Just out of curiosity... do you think that the Big Book of Plot Points should be a part of core rules? I'm loathe to include too much as far as setting elements in the game, as that seems like it unfairly shackles GMs. On the other hand, a lot of points that people have brought up as being worthy of inclusion seem to hit that plot point/rule boundary. Thoughts?

Sean
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Mike Holmes
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« Reply #11 on: April 22, 2002, 12:29:39 PM »

Quote from: sdemory
Just out of curiosity... do you think that the Big Book of Plot Points should be a part of core rules? I'm loathe to include too much as far as setting elements in the game, as that seems like it unfairly shackles GMs. On the other hand, a lot of points that people have brought up as being worthy of inclusion seem to hit that plot point/rule boundary. Thoughts?


Such setting is not metaplot, but rather stuff in place for the characters to bounce off of. As long as they're static, and mentioned as stuff that can potentially protagonize the characters, its all good.

Mike
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Buddha Nature
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« Reply #12 on: April 22, 2002, 03:28:51 PM »

So I may be blind but I can't seem to find this game anywhere in the library, nor does it seem that Sean has a website.  Anybody want to be kind enough as to clue me in to where I can find this game?

-Shane
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sdemory
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« Reply #13 on: April 22, 2002, 03:37:45 PM »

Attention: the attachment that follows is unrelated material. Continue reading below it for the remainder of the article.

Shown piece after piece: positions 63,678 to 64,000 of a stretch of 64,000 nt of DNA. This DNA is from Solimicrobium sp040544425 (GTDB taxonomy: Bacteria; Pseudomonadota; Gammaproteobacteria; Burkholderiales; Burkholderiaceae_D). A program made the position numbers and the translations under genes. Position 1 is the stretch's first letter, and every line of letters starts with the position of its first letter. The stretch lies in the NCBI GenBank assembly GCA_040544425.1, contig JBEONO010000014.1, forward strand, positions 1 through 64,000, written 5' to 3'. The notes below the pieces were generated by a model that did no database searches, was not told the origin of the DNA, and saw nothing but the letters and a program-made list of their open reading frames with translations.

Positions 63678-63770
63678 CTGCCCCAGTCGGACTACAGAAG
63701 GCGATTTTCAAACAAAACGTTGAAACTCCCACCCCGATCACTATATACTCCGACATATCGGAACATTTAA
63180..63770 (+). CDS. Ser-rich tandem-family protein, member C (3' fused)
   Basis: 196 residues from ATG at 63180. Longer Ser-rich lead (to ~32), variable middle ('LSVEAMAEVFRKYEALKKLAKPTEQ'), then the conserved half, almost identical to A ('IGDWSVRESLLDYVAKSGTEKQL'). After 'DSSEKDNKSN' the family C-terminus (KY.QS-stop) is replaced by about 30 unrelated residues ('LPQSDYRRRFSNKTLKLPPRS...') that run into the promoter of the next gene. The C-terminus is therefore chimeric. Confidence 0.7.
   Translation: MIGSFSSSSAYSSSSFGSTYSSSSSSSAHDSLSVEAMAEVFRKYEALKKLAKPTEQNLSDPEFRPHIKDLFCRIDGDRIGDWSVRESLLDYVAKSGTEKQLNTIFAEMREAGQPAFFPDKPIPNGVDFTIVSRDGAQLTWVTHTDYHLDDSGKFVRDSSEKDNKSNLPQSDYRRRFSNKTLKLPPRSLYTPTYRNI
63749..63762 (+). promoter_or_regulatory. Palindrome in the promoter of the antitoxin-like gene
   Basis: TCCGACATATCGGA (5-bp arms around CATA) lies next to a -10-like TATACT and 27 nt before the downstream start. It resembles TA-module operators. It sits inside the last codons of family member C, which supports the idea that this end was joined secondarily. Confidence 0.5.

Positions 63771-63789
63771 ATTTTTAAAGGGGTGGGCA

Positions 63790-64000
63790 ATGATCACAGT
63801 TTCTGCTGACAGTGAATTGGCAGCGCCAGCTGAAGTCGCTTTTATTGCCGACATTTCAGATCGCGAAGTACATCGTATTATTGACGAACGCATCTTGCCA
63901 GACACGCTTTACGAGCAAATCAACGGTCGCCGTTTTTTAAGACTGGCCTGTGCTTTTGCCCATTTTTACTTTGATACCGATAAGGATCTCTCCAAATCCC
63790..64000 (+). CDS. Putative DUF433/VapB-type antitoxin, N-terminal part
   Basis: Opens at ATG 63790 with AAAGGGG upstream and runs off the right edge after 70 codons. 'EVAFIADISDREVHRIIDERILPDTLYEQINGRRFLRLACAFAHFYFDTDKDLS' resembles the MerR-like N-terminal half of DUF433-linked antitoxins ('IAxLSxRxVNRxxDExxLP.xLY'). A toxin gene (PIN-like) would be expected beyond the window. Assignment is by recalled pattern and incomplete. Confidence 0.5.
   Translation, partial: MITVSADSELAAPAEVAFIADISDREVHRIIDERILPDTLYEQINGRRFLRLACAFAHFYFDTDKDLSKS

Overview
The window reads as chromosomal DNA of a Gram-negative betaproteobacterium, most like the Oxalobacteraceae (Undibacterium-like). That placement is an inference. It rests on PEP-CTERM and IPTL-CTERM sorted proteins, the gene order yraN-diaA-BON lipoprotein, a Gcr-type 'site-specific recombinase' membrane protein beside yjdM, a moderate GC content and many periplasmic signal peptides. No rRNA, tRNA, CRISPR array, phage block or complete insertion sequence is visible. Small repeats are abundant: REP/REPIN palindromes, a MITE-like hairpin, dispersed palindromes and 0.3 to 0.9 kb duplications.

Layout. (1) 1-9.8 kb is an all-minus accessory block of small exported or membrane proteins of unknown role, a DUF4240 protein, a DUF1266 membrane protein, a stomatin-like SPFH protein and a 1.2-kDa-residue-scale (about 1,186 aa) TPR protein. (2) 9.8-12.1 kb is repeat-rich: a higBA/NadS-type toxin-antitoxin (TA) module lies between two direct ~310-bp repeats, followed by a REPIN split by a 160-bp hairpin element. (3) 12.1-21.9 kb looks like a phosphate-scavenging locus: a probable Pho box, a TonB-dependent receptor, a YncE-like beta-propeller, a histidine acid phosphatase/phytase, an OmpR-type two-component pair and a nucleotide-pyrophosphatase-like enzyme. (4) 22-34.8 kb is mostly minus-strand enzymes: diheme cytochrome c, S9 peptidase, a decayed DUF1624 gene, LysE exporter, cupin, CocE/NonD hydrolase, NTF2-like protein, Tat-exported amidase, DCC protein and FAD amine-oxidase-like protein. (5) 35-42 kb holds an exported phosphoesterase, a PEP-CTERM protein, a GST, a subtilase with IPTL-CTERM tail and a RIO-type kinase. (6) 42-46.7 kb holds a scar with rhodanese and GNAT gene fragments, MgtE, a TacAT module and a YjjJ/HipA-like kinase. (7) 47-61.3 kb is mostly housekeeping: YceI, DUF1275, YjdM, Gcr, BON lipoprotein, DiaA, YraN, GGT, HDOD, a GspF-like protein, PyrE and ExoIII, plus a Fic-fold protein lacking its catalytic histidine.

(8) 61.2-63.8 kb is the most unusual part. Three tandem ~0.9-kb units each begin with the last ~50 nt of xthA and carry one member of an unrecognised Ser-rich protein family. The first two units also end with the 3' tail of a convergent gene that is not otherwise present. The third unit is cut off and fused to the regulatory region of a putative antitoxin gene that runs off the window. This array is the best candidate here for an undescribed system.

I don't have a site, yet... it's in the works, though.
The game is here:
http://www.indie-rpgs.com/hosted/sdemory/monmouri.doc

Advance warning... this is an early, pre-revision version. There have been some changes (as chronicled in "Take a swing, please.")

Sean

[Edited to close my parentheses.]
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Paganini
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« Reply #14 on: April 22, 2002, 06:01:10 PM »

Quote from: Ron Edwards

The only version I have is the freeone on Sean’s website (see the Resource Library for the link), but I am given to understand that he has produced a spiffy, illustrated, hard-copy version as well. I shall state here, in Big Voice, that Sean should put that thang up for sale this minute, with some of his color text and a picture to hook’em. I will buy it, and even pay postage.


I can't seem to find it in the resource library. I searched for "Le Mon Mouri" and nothing came up. Is it listed under another name, maybe?

--
Paganini